Women’s Sport Trust and R&A study finds there are six million “committed” women’s sport fans in the UK
A study from the Women’s Sport Trust and the R&A has found that followers of women’s sport in the UK are undeserved with non-live content.
The research, which marks the launc of a partnership between the pair ahead of the Women’s Open later this year, also found that there are six million committed fans of at least one women’s sport in the UK - committed meaning those who score 5 out of 5 on claimed passion for one or more women’s sports and watch one hour or more of live women’s sport content per week.
Most of these committed fans are also supporters of men’s sport, with only 180,000 being committed fans of only women’s sport. There were 16 million committed fans of at least one men’s sport.
More than half (58%) of committed women’s sports fans wish there was more non-live women’s sport content available and nearly half (47%) of committed women’s sports fans believe it is difficult to know where to find non-live women’s sports content. In addition, only half (52%) of committed women’s sports fans feel enough notifications are available to follow women’s sport, in comparison to two-thirds (69%) of men’s sports fans.
Meanwhile, best shots/goals highlights packages, player skills, game play and tactical analysis, and player personalities and stories are the content strands which appeal most to committed women’s sports fans - but some found these hard to find.
When it comes to where women’s sport should be available, 82% of committed women’s sports fans think it should be shown free-to-air, and 61% of committed women’s sports fans would like to see a dedicated women’s sports channel. 40% of this committed women’s sports fanbase claim indicatively that they would be willing to pay a small subscription fee to access a dedicated women’s sports only channel, with fans claiming about £7 a month would be a fair and reasonable price.
Tammy Parlour, CEO and co-founder of the Women’s Sport Trust, said: “While women’s sport continues to demonstrate significant growth, both existing and new fans of women’s sport need to be better served by rights holders, broadcasters and sponsors providing the content formats they most want to consume and making them easier to access.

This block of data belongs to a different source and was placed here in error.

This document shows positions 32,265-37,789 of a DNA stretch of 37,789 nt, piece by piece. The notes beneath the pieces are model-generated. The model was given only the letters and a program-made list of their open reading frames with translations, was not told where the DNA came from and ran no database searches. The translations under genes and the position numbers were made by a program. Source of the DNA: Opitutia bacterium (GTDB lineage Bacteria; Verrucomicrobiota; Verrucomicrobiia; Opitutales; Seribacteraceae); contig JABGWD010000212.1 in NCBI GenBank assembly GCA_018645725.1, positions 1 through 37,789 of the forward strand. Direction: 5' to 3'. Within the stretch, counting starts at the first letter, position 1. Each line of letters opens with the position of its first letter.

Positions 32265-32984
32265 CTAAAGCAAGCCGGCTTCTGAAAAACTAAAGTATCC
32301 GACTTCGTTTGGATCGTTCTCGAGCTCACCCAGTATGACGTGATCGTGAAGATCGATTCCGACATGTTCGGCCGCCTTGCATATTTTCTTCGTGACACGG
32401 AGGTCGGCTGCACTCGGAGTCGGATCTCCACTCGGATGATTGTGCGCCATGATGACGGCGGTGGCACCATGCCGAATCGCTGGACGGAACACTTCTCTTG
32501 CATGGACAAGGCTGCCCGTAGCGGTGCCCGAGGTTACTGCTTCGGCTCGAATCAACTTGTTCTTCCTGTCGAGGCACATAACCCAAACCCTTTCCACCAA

“Just as broadcasters such as BBC and Sky have made live women’s sport easier to access on TV and been rewarded with record-breaking viewing figures this year, we need to ensure that a greater range of digital experiences are available to fans to satisfy growing audience interest. This will help ensure we build greater habit with domestic leagues and competitions and create opportunities to monetise this growing and commercially valuable fanbase.
“We welcome the commitment from The R&A, through this collaboration, to delve deeper into the fandom of women’s sports and look forward to working with them to help them to use this insight to better serve engaged women’s sports fans and continue to grow the visibility and commercial viability of women’s sport.”
Jackie Davidson, director of golf development at The R&A, added: “The Women’s Sport Trust’s insight and expertise means they were the perfect partner in delivering insight into what fans look for in women’s sport. This research is the first of its kind to involve the golf industry and we believe it will be very helpful in shaping our strategy over the next few years to meet the needs of our fans.”